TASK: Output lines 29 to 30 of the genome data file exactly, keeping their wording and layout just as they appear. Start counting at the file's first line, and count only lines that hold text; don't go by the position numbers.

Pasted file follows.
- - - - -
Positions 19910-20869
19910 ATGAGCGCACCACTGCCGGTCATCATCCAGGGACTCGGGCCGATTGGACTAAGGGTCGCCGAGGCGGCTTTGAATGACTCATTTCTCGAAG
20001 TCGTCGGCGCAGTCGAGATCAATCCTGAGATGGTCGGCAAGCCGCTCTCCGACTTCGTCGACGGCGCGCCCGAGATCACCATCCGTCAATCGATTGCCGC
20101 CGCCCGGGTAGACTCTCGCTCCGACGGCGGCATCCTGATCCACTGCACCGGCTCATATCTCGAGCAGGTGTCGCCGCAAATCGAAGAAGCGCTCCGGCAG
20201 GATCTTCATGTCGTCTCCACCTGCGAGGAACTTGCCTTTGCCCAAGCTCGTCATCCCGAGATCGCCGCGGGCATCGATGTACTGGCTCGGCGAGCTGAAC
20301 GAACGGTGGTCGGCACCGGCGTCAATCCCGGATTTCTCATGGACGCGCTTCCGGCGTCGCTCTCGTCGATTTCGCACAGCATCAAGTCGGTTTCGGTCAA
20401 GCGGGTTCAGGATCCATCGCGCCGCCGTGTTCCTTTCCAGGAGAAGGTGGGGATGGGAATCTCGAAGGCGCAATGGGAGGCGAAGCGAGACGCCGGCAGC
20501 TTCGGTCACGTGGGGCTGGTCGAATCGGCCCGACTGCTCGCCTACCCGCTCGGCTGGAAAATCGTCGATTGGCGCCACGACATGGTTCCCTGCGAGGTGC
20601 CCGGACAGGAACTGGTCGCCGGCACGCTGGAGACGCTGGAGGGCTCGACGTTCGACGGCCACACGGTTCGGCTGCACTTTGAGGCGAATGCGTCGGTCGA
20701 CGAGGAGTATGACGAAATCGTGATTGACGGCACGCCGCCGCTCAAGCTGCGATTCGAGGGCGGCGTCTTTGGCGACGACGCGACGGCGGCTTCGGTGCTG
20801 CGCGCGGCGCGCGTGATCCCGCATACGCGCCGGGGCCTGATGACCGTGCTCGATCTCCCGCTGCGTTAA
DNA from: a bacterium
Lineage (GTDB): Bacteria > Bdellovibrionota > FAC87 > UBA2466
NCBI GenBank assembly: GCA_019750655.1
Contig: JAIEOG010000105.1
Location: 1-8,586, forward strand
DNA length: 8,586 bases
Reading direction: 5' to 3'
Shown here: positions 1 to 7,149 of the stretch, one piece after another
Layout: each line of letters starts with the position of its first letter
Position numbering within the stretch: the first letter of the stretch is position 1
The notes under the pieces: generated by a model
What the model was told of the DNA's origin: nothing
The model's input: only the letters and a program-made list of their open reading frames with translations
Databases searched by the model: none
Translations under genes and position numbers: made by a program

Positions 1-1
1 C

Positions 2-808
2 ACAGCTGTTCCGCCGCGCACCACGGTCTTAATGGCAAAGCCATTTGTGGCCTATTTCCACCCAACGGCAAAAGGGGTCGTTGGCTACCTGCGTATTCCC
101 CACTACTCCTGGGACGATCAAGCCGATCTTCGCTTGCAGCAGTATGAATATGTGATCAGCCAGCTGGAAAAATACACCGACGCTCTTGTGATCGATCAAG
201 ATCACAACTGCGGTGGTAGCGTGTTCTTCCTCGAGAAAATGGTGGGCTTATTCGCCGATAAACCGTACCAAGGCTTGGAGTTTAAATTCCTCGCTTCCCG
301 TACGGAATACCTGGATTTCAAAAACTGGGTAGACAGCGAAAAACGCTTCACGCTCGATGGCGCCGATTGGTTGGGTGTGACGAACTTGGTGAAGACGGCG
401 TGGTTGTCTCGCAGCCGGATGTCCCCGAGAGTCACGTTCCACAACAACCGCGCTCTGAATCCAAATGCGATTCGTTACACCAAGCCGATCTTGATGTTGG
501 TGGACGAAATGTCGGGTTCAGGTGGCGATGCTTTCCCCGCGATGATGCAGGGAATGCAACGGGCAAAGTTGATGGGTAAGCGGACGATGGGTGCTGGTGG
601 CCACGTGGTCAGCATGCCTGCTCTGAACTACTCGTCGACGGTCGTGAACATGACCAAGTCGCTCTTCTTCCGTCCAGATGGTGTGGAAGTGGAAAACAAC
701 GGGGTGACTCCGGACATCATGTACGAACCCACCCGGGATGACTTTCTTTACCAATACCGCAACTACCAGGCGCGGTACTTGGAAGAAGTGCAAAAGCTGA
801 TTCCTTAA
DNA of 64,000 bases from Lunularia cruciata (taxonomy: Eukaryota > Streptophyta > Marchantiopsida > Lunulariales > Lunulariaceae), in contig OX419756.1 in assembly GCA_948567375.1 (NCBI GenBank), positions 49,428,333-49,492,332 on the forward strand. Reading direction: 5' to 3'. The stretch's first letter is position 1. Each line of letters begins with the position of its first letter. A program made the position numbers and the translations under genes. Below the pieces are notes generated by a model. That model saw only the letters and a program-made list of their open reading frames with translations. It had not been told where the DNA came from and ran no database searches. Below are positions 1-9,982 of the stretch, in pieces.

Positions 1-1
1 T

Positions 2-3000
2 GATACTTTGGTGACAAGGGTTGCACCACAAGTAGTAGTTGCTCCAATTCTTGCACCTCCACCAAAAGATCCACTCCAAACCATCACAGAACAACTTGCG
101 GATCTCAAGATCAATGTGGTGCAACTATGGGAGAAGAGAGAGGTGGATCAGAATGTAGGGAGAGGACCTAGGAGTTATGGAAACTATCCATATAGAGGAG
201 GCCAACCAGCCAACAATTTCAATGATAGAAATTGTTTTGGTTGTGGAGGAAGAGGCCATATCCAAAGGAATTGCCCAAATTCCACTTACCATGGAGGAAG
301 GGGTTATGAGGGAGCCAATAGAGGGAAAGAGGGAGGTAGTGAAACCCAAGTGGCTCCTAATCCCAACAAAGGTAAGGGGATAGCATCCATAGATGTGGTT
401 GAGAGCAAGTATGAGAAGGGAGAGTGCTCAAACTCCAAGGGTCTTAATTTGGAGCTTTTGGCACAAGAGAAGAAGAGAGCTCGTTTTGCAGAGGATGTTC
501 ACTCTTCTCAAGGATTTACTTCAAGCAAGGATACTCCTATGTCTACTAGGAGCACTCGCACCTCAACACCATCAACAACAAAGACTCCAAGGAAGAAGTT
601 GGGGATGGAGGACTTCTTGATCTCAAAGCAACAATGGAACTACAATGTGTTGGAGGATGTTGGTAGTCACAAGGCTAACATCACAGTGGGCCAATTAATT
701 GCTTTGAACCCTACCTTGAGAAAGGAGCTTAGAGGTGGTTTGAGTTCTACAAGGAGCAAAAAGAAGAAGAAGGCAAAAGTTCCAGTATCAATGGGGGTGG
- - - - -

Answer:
Positions 2-808
2 ACAGCTGTTCCGCCGCGCACCACGGTCTTAATGGCAAAGCCATTTGTGGCCTATTTCCACCCAACGGCAAAAGGGGTCGTTGGCTACCTGCGTATTCCC